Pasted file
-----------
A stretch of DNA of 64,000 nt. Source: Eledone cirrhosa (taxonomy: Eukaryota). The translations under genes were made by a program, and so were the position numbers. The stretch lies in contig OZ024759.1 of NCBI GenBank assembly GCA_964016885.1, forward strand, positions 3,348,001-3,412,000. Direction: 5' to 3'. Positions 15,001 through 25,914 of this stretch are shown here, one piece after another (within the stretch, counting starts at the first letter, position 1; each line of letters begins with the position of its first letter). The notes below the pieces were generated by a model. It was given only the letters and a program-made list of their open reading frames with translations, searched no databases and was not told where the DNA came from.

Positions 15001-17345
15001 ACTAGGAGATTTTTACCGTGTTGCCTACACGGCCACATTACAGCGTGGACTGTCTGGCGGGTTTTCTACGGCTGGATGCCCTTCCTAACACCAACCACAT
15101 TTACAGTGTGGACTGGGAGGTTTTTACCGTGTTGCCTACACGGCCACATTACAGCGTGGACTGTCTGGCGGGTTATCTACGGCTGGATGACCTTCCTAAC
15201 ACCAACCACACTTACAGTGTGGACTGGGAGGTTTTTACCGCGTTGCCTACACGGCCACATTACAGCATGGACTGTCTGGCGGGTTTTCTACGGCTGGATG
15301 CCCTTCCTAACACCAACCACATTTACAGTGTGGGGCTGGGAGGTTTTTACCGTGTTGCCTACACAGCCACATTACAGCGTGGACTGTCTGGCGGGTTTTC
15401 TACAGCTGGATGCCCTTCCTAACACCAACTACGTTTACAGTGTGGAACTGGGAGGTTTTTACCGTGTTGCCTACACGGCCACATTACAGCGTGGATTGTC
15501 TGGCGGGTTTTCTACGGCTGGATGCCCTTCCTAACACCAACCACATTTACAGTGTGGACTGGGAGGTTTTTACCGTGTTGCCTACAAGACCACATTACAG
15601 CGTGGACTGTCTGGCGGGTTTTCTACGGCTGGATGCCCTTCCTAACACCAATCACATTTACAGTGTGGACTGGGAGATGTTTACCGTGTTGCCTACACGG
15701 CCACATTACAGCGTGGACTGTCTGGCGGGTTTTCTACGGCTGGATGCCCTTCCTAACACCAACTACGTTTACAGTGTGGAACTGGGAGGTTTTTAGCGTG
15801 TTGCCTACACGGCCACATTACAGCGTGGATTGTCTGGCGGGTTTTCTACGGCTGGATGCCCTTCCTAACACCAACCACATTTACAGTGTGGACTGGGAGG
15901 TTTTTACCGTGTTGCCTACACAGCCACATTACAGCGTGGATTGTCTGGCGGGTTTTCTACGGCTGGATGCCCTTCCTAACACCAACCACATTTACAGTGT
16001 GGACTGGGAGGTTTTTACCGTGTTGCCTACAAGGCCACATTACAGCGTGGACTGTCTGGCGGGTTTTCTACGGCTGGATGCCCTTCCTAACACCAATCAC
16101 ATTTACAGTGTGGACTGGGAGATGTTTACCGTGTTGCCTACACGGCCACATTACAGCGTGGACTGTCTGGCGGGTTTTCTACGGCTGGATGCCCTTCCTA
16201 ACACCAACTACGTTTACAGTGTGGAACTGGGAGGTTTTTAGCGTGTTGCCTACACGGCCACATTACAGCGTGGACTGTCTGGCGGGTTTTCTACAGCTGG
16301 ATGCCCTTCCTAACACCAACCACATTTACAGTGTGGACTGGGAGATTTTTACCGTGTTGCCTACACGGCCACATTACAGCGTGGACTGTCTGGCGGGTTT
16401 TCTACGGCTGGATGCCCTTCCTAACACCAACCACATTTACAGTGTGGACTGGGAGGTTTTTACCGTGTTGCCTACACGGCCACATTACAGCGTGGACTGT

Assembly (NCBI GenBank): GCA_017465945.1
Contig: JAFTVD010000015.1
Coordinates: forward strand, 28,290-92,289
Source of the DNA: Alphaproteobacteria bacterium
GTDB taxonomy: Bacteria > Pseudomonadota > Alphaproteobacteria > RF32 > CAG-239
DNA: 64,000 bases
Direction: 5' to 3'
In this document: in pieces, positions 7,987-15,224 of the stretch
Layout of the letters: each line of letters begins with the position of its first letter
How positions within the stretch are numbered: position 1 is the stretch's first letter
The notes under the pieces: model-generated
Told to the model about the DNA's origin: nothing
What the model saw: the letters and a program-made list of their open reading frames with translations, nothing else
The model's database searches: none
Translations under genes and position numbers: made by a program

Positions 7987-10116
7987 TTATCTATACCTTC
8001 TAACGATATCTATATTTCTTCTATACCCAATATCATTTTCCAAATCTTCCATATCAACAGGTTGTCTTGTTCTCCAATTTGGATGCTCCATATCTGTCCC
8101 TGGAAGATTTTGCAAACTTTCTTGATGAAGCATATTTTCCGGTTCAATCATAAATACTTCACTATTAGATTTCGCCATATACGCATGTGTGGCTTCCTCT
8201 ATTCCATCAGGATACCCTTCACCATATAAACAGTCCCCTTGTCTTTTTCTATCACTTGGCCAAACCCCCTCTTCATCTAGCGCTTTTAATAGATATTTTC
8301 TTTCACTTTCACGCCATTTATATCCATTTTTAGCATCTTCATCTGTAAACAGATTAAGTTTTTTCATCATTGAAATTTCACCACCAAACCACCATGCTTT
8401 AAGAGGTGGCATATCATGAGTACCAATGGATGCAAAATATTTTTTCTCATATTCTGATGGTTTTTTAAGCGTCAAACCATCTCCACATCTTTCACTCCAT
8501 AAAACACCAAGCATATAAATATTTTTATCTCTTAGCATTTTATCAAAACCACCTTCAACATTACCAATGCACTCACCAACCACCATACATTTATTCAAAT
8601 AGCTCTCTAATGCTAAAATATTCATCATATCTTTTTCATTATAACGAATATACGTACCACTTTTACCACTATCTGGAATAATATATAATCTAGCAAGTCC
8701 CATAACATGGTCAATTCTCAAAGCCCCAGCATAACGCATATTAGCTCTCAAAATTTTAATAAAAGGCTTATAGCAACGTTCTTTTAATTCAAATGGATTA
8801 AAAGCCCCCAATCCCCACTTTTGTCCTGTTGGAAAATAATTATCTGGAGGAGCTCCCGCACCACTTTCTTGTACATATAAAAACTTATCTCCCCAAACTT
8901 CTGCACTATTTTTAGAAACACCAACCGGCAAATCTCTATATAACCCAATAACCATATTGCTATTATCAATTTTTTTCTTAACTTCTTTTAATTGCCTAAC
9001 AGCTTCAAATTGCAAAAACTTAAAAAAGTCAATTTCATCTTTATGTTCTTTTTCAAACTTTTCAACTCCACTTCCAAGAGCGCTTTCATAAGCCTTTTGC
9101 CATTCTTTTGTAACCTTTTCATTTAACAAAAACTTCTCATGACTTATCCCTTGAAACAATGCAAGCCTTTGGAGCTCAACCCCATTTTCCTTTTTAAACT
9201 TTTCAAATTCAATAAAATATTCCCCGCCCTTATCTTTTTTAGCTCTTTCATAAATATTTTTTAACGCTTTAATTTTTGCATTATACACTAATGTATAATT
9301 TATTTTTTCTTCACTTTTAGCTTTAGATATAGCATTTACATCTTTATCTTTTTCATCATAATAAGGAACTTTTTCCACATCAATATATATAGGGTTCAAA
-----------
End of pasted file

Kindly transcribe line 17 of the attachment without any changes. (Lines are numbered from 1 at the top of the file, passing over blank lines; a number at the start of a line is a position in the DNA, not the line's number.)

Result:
16401 TCTACGGCTGGATGCCCTTCCTAACACCAACCACATTTACAGTGTGGACTGGGAGGTTTTTACCGTGTTGCCTACACGGCCACATTACAGCGTGGACTGT